[440a] For at the moment when he who seeks to know it approaches, it becomes something else and different, so that its nature and state can no longer be known; and surely there is no knowledge which knows that which is in no state.

It is as you say.

But we cannot even say that there is any knowledge, if all things are changing and nothing remains fixed; for if knowledge itself does not change and cease to be knowledge, then knowledge would remain, and there would be knowledge; but if the very essence of knowledge changes, [440b] at the moment of the change to another essence of knowledge there would be no knowledge, and if it is always changing, there will always be no knowledge, and by this reasoning there will be neither anyone to know nor anything to be known. But if there is always that which knows and that which is known—if the beautiful, the good, and all the other verities exist—I do not see how there is any likeness between these conditions of which I am now speaking and flux or motion. [440c] Now whether this is the nature of things, or the doctrine of Heracleitus and many others is true, is another question; but surely no man of sense can put himself and his soul under the control of names, and trust in names and their makers to the point of affirming that he knows anything; nor will he condemn himself and all things and say that there is no health in them, but that all things are flowing like leaky pots, [440d] or believe that all things are just like people afflicted with catarrh, flowing and running all the time. Perhaps, Cratylus, this theory is true, but perhaps it is not. Therefore you must consider courageously and thoroughly and not accept anything carelessly—for you are still young and in your prime; then, if after investigation you find the truth, impart it to me.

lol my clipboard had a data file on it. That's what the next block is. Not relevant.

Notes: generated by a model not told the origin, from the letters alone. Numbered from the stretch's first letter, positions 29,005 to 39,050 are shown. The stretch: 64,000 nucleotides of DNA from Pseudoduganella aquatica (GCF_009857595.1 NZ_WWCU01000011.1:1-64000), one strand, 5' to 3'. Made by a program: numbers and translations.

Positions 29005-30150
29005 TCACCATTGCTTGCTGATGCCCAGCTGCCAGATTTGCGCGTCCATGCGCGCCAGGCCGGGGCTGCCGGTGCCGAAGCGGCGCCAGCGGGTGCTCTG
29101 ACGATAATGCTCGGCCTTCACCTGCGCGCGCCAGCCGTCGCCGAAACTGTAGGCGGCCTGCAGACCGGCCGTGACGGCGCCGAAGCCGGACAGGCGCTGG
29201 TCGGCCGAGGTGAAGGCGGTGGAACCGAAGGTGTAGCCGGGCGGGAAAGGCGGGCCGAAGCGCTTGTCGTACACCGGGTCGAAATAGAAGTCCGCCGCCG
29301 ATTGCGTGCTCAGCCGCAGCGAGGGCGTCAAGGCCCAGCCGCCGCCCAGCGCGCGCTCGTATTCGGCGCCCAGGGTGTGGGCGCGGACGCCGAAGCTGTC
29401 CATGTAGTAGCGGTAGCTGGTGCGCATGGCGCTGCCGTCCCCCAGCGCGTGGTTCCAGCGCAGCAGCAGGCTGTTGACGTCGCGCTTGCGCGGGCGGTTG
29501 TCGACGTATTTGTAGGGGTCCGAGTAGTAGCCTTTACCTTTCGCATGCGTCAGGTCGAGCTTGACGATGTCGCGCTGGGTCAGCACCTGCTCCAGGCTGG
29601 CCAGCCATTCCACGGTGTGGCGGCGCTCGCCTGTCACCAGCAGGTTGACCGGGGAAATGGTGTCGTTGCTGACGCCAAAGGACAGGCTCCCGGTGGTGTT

I will do so. However, I assure you, Socrates, that I have already considered the matter, and after toilsome consideration [440e] I think the doctrine of Heracleitus is much more likely to be true.

Some other time, then, my friend, you will teach me, when you come back; but now go into the country as you have made ready to do; and Hermogenes here will go with you a bit.

Very well, Socrates, and I hope you also will continue to think of these matters.

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